Wake Up and Thank God! (Mk 13:33-37)
3rd December 2017
Today is the first Sunday of Advent and the beginning of the new liturgical year. Just as many of us reflect on December 31st the year that has passed and look forward to what is to come, so the beginning of the Church’s year provides an opportunity to do the same.
Many people think of Advent as simply the time in which we prepare to welcome the new-born Christ at Christmas. In fact, there are two parts to Advent. Up until the 16th December, the Church asks us to think particularly about the second coming of Christ – when he will come in glory at the end of time to call us into the Father’s Kingdom. Would we be ready for Jesus if he came today? If not, when will we be ready? These weeks are the time to take heed of Christ’s instruction to ‘Stay awake’ and to put our spiritual lives in order – for example, by receiving the Sacrament of Reconciliation – so that we are ready to welcome him when he comes.
From 17th December, having prepared ourselves by prayer and the Sacraments, we look forward to remembering the first coming of Christ, the babe of Bethlehem, and re-living this mystery in the Church’s liturgy. Yet there is another coming of Christ, which St Bernard of Clairvaux speaks of: the third coming of Christ – when we welcome Christ into our hearts. The master of the house has left us, his servants, in charge, each with our own task (cf. Mk 13:34). Of all the tasks we undertake, the most important is to cultivate our relationship with God. This involves being open to the graces God gives us so that they can have a real effect in our lives. We each have our “own task” – our own challenges to overcome, vices to root out, particular virtues to cultivate. We “do not know when the master of the house is coming” (Mk 13:35) but we know he must not find us asleep. He must not find us insensitive to his voice and to the prompting of his Spirit. He must not find us wasting the graces he gives us in each moment. He must not find us ungrateful for all the graces he has already given us. For in these ways, we are like those who are asleep. St Augustine said, “Beware of the grace of God that passes and does not return.” Why does it pass us by? Because often we are asleep! So “Stay awake!” (Mk 13:37). Let us be awake to the gentle promptings of the Lord throughout each day. Let us also, reflecting on this past year, wake up to and give thanks to him for all the graces he has given us.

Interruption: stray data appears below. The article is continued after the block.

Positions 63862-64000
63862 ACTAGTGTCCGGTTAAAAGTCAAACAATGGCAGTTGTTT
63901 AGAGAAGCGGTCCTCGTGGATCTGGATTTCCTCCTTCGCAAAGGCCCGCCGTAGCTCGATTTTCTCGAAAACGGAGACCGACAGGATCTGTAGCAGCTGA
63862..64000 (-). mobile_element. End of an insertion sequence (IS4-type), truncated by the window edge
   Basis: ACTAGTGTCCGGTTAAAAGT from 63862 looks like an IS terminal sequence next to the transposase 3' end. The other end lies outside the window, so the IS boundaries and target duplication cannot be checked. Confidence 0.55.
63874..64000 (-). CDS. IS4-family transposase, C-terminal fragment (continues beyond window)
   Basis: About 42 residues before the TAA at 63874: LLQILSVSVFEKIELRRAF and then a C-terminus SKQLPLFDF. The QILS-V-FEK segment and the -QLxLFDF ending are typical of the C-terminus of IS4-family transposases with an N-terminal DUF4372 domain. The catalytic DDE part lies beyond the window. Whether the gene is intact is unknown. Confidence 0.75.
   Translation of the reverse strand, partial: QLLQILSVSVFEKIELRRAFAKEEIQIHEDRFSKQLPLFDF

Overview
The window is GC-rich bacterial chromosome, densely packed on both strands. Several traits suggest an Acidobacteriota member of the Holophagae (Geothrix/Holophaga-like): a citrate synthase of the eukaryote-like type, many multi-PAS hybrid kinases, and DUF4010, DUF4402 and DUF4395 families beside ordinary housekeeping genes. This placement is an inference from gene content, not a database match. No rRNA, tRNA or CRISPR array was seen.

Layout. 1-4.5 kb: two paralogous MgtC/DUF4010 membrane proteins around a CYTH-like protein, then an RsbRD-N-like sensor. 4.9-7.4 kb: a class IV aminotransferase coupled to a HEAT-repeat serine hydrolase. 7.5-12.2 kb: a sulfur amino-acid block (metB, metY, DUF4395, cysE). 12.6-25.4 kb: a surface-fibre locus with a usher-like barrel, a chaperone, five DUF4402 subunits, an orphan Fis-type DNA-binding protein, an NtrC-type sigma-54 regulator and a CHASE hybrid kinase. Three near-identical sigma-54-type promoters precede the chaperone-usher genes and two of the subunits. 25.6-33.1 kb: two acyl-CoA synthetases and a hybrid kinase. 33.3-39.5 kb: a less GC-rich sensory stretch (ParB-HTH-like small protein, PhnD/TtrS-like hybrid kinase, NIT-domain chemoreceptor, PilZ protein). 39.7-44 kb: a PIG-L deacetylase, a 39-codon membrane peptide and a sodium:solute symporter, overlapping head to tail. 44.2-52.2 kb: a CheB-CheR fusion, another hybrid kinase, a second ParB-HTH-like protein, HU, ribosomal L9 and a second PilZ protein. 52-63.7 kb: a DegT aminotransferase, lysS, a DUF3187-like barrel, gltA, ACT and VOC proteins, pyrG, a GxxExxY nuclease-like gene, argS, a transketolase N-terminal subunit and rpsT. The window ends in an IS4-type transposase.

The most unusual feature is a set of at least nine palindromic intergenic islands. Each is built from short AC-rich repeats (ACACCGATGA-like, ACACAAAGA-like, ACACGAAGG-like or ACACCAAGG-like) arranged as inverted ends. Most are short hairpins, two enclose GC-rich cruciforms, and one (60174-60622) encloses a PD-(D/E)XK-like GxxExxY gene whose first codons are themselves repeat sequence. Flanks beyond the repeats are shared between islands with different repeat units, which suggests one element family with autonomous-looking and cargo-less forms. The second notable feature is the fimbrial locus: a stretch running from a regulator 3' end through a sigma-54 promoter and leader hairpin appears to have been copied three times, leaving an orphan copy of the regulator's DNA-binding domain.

St Paul, in today’s Second Reading, shows his appreciation of the blessings God bestows upon him and his community and says: “I never stop thanking God for all the graces you have received through Jesus Christ” (1 Cor 1:4). How can we grow in gratitude for all the graces God gives us? During our community lunchtimes, we’ve been listening to an audiobook ‘Praise God and Thank Him’ by Jeff Cavins. Jeff gives an example of how we can develop a habit of praising and thanking God: when driving, his wife used to feel frustrated when she had to stop and wait for a while at a red light. She realised she could use this time positively and, whilst at a stand-still, could call to mind many things to be grateful for. After a while, she found it easy to think of many ways in which God had blessed her. She began looking forward to stopping a while on each car journey so she could thank and praise God for all she had received. Perhaps we can think of a similar practice to help us become more aware of all that God does for us? Mary, in her Magnificat, praises God saying: “The Almighty works marvels for me. Holy is his name” (Luke 1:49). Let us ask her to accompany us this Advent so that we are awake to receive all the graces God wishes to give us and so grow in gratitude to him for all we’ve received.